So when and how would I add new information and where would it lead? For my mother’s family in particular, I have quite a bit of information that neither Ancestry nor the PMTs have. I felt like a chess player considering her next move: should I go ahead and add the name of my mother’s paternal grandfather or should I just cite and link to the two censuses (1880 and 1900) that show her father living with his father? (OK, having just written this I realize that it sets off major geek alarms.) And will this – through my great-grandfather’s distinctive first name – then lead Ancestry to my great-grandfather’s family back in South Carolina? I suspect it will. (And it was no easy thing for me to find this family originally!)

It’s not that I resent sharing the information; if I did, I wouldn’t have put so much of it in Featured Family Friday and Surname Saturday posts. But at least from there people have to cut and paste and then enter the information in their programs.

But there is no question of whether I will make my Next Big Move, simply one of how and when I will make it.

Because I am the Tree Trampler, the Destroyer of the System. Show me what you’ve got, Ancestry – I laugh at the few puny censuses you throw at me, ‘cause I’ve got that many up my sleeve, and a Will-Bomb and a Land Deed-Grenade in reserve.

So how come I have this sneaky feeling that Ancestry has outmaneuvered me by luring me in, taking all the stuff I throw at it and … making that stuff its own content?

Maybe I’ll keep that Will-Bomb in reserve.

Questions that I have:

1. Is there any way to use the forms for additional sources on Ancestry’s PMTs to generate decent source citations?

2. Is it OK to upload an image to my PMT that I originally downloaded from a site such as FamilySearch Record Search?

3. My PMT shows up to the right of census images linked to citations, but not in the Search PMTs function. Is there a certain minimum number of individuals the tree has to contain before it will show up there? (I seem to remember seeing the figure “50” somewhere – Apple’s Tree or Genea-Musings? – but can’t seem to find it now.)


  1. Commenting here mostly so I can follow the rest of the comments I hope you will get, since I am interested in the answers!

  2. Now and then when I use Ancestry's search I might check out what is on other people's trees for the person I am researching. I'm almost always appalled at the errors and repetitions of errors, much like you see on World Connect or any online genealogies. I've never been tempted to put my hard work on one of those forums. I admit that I have found good leads but it seems I rarely find a source listed by someone that I didn't already have. And most of the time there are no sources listed. Yuk.

    Last year I got VERY addicted to Farmville for about 3 months. My advice is to stay away. Stay FAR away!! LOL!

  3. This comment has been removed by a blog administrator.

  4. Good post! I play my own game with Ancestry; my goal is to always have the most sources by my tree compared to any others that show up through Member Connect. I don't add outside sources anymore, though. I keep all my information online at my own website and it became too much work trying to keep my Ancestry tree synced with my personal website. I just want to have the most Ancestry sources for any of my people.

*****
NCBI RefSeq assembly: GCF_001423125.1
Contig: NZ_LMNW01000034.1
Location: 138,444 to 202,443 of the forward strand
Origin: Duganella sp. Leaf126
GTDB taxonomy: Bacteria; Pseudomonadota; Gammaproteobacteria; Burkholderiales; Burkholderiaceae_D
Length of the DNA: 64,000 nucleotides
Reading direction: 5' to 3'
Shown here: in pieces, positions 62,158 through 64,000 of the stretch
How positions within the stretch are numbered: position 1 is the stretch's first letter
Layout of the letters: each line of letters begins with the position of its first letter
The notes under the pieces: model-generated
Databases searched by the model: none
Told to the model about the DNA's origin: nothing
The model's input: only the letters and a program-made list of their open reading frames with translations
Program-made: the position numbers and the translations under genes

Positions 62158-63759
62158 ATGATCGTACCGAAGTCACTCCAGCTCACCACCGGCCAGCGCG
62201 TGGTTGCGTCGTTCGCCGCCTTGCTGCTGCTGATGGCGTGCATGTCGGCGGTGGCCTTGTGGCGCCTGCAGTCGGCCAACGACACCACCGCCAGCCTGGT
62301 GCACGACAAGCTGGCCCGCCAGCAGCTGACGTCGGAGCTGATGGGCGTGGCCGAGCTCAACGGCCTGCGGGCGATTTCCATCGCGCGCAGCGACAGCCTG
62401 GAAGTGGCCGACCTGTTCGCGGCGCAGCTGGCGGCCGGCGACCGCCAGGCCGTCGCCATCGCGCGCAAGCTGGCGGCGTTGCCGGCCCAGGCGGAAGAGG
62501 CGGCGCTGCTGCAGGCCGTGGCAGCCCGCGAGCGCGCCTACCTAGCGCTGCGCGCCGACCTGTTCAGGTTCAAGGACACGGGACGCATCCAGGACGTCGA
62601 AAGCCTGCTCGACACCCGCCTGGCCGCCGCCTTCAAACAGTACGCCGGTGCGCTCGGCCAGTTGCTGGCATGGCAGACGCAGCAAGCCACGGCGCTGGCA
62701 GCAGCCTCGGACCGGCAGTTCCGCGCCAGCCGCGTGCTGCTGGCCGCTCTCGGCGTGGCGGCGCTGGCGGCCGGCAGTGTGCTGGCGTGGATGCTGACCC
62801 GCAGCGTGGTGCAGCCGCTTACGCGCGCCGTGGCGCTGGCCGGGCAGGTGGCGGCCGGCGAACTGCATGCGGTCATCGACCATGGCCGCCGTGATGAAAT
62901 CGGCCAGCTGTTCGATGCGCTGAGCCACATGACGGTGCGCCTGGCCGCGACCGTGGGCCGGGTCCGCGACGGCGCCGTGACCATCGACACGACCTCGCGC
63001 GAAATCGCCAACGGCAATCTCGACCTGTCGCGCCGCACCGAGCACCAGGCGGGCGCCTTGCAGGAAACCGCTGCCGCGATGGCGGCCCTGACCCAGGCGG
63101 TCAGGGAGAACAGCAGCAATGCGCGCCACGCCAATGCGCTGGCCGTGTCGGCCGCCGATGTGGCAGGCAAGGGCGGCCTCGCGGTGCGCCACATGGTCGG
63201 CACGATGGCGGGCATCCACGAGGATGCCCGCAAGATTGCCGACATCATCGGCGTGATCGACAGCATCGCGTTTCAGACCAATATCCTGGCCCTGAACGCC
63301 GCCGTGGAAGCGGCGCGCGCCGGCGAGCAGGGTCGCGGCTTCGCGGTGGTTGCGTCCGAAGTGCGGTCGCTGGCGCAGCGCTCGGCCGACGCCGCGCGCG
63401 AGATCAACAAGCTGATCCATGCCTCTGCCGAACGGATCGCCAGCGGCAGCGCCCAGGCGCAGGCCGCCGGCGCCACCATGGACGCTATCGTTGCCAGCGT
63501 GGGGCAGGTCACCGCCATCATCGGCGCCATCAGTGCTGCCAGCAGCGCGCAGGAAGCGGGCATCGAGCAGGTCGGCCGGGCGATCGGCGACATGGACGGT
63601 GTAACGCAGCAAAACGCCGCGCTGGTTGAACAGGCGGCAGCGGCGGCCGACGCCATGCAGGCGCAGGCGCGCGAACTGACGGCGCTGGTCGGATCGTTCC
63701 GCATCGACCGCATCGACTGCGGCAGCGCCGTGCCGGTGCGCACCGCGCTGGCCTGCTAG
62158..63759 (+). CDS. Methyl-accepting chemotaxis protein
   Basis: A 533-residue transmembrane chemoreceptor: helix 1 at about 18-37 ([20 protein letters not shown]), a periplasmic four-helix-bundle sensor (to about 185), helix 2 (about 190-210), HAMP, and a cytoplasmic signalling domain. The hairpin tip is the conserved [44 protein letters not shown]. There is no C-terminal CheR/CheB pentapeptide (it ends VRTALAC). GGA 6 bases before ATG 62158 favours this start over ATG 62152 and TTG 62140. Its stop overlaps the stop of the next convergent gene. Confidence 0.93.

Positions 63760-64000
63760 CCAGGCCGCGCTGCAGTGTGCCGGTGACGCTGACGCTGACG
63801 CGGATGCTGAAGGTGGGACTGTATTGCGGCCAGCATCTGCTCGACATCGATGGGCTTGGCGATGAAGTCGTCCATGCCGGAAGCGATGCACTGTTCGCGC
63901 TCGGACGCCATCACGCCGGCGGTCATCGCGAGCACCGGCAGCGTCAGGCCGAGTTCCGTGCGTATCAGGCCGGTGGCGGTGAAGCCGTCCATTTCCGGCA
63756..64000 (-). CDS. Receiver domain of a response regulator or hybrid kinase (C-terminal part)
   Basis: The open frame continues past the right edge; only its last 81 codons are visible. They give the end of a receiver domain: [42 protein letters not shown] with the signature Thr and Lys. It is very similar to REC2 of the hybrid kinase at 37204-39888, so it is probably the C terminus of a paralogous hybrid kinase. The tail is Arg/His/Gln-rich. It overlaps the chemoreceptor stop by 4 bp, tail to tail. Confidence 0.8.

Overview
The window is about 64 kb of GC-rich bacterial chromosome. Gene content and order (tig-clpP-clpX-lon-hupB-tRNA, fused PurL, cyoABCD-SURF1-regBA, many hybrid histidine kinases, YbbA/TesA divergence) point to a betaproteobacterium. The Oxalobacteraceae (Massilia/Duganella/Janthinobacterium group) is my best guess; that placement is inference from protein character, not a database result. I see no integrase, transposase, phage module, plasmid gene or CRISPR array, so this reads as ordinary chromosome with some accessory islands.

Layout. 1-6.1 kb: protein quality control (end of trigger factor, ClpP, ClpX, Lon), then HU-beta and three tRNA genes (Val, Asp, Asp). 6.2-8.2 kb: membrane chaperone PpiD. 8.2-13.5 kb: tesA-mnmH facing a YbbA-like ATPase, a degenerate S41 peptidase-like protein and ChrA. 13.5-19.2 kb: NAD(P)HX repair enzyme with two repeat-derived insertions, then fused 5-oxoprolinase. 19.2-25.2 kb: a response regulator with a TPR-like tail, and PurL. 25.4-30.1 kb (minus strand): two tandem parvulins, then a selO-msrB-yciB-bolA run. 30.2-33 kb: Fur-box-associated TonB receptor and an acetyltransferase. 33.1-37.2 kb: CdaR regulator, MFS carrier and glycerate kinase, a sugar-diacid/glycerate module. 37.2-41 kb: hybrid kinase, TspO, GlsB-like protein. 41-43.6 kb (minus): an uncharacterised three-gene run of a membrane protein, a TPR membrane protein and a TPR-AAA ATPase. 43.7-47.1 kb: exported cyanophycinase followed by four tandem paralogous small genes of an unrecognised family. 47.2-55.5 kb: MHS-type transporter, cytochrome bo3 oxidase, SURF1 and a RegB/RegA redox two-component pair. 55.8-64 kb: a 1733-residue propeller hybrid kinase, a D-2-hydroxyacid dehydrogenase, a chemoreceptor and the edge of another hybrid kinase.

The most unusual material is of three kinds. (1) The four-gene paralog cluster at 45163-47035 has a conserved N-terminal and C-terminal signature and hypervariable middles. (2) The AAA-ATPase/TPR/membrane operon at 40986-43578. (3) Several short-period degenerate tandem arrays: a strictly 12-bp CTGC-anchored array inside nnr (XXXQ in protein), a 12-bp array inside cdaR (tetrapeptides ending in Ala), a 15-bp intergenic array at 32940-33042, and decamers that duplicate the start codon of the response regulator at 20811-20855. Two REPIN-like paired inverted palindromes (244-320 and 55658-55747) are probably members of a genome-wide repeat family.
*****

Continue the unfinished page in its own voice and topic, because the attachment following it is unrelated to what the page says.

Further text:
I'm glad you said that about what happens when you click "Connect." I've never clicked it, but always thought it would put me in touch with the tree owner. I definitely don't want to add names willy-nilly to my tree.

  5. Amanda - I guess we are still waiting for some answers to our questions!

    Lisa - I'm putting my trees on in the hope of making contacts, but for the reasons you have stated, I'm a little leery about putting original research up there. I don't mind putting it here or on Footnote pages, though.

    Tonia - I probably won't put a whole lot of outside resources up, but I will put a few; I'm hoping it will make the lure a little sweeter. My main efforts are definitely focused outside of the Ancestry trees, but right now I like the idea of having a little bit of "real estate" in a lot of locations.

  6. Greta, I agree 100% with the frustration of people passing on mistakes simply by clicking the "connect" button! And if you see a fact on 10 different trees with a conflicting fact on 1 tree, does that mean that 9 people clicked "connect" on incorrect information and 1 person actually did research? It's too easy to see a fact on multiple trees and assume that it must be true!
    My solution to putting original research sources on Ancestry is to put them into a Private tree as opposed to a Public tree. I consider it to be a bit of a backup system for my records and researchers can contact me if it seems we have an ancestor in common and I can decide whether to connect with them or not. I've personally experienced working with new genealogists who begin the week with a few ancestors, but have 3000 ancestors after a couple of days! How much actual research do you think went into THAT tree?